Tuesday, August 26, 2008

In Further Praise of Domestic Poultry

I like gardening well enough, but I've never been able to work up much enthusiasm for dealing with common insect pests. I just don't like thinking about all the things that might go wrong, so I take a wing it sort of attitude. For the most part, this has worked well for me, which I suppose is why I still adhere to this way of thinking. Sure, not everything succeeds. But most of my gardening endeavors do, and I see acceptably good returns on my efforts.

My sugar pumpkins are pretty well done for the year. The leaves have been withering for several weeks now, and this rather unsavory looking bug has been conspicuously hanging about on the leaves and ripening pumpkins. I don't think they're squash bugs, unless I have a whole lot of young bugs that are going to change appearance as they grow. (Update: El from Fast Grow the Weeds confirms that these are, in fact, squash bugs.) Nor do they quite match the descriptions I've read of cucumber beetles, which will sometimes attack squash vines. Whatever they are, I figure if they're around in such numbers, they're up to no good.

Enter my frugal and very non-toxic solution. I walk around knocking these little critters into a wide plastic container, where they collect pretty easily. Then I dump a load of them straight into the chicken pen, where their life expectancy is roughly that of a tissue paper mouse being chased through hell by an asbestos cat. I don't know the name of these bugs, and neither do my hens. But they recognize them sure enough as snack food. It's frugal because I don't spend any money to deal with the insects, and because I reduce my feed costs for the girls, who then turn these bugs into eggs that I get to eat. I spent about 10 minutes this morning collecting the bugs, and plan to repeat this minor chore daily until the bugs are too few to collect. If I were able to keep my hens as free range birds, I wouldn't even have to make that much of an effort.

It's nice to use the chickens as pest control. My girls are getting older, and their egg output is becoming rather inconsistent. So it's gratifying to have them providing other services. Now someone please tell me what these bugs are. I really hope I'm not feeding the girls some beneficials.

Related Posts:
Going Mobile with a Backyard Flock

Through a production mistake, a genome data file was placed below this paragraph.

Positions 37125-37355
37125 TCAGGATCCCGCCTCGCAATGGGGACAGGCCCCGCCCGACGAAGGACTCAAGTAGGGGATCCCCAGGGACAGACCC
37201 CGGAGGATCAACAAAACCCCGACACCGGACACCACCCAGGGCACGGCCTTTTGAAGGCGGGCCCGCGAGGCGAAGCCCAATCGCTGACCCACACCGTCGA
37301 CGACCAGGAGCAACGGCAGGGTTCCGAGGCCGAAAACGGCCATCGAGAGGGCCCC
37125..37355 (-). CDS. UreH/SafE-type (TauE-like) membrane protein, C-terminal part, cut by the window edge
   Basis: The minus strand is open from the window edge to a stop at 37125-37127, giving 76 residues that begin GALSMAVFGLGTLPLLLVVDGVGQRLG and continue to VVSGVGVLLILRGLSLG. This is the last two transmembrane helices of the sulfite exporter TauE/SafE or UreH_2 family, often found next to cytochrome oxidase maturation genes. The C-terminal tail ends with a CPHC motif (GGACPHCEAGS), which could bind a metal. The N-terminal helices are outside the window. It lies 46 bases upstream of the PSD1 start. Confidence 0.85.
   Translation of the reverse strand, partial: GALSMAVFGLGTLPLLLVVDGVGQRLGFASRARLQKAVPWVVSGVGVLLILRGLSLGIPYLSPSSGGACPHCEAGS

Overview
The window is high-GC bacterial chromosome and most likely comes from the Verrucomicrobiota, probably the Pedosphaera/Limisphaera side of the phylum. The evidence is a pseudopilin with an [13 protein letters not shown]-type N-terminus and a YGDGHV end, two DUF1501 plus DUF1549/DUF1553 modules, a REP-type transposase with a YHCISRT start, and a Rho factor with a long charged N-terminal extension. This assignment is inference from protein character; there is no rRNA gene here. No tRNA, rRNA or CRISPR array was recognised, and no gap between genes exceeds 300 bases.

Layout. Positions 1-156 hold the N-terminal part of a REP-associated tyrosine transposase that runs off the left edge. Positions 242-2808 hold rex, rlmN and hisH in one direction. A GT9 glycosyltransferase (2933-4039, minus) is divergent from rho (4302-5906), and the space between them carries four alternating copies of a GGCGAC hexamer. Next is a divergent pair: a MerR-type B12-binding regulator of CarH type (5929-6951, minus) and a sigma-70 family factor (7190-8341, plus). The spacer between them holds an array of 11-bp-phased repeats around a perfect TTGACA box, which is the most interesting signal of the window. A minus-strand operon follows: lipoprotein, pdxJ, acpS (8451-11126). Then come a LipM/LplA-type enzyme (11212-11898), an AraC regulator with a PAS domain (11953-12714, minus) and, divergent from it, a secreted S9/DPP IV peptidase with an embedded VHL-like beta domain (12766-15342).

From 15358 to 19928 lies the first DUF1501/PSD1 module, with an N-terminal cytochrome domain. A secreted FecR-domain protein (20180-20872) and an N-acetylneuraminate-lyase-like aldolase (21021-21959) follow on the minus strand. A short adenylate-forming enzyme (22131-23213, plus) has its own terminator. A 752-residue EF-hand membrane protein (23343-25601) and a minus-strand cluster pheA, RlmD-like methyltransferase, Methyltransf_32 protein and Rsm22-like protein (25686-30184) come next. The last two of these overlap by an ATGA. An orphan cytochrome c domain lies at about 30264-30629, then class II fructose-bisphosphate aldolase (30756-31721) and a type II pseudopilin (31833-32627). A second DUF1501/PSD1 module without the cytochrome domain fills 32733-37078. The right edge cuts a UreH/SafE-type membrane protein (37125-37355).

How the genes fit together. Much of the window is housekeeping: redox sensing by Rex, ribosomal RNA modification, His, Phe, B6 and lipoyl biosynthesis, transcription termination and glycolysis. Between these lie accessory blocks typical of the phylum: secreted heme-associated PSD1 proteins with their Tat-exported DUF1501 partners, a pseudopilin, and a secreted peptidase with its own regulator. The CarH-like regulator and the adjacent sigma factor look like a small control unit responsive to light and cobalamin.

Putting the Livestock to Work
Meat Rabbits On Pasture


Anonymous said...

Those are *)%$#@ squash bugs. And yes, the adjective is needed. They move around a lot faster when they're older so it's good you have caught them when they were young. They will kill all your squash if you don't watch it; at my first sign of them I usually pull the plant and burn it, otherwise I will have no squash at all. Sorry to sound so dire but those things really are little *)$#@s.

Kate said...

Hiya, El. Thanks for the identification. I guess I'm "lucky" in the sense that the bugs haven't really affected my harvest. I got well over 20 sugar pumpkins this year. And they were all pretty well done by the time I started noticing the pests. So, if the pests are responsible for the deaths of my vines, at least they didn't rob me of my crop.

I will feel reassured though as I continue to feed the little $%^&*('s to the girls.

all the best,


BonzoGal said...

I've been reading about your chickens' usefulness with great interest. I have 3 cats, and I showed them your blog and urged them to pitch into the household chores, but they refused. My husband is constantly asking them to at least pick up a leaf or two in our yard. Sadly, I think their greatest use is as footwarmers during the winter. (They do this during the summer too, which isn't so useful.) ;)

Kate said...

Bonzogal, I too have a cat (until recently, cats) who doesn't contribute much, other than to increase the cuteness factor around the home. She's insanely jealous of both the garden and the chickens. The little prima donna will come out and caterwaul like anything whenever I'm out there working. What can be said about cats? They're freeloaders, and the specimen I'm saddled with simply must be the center of attention at all times, but we love them nonetheless.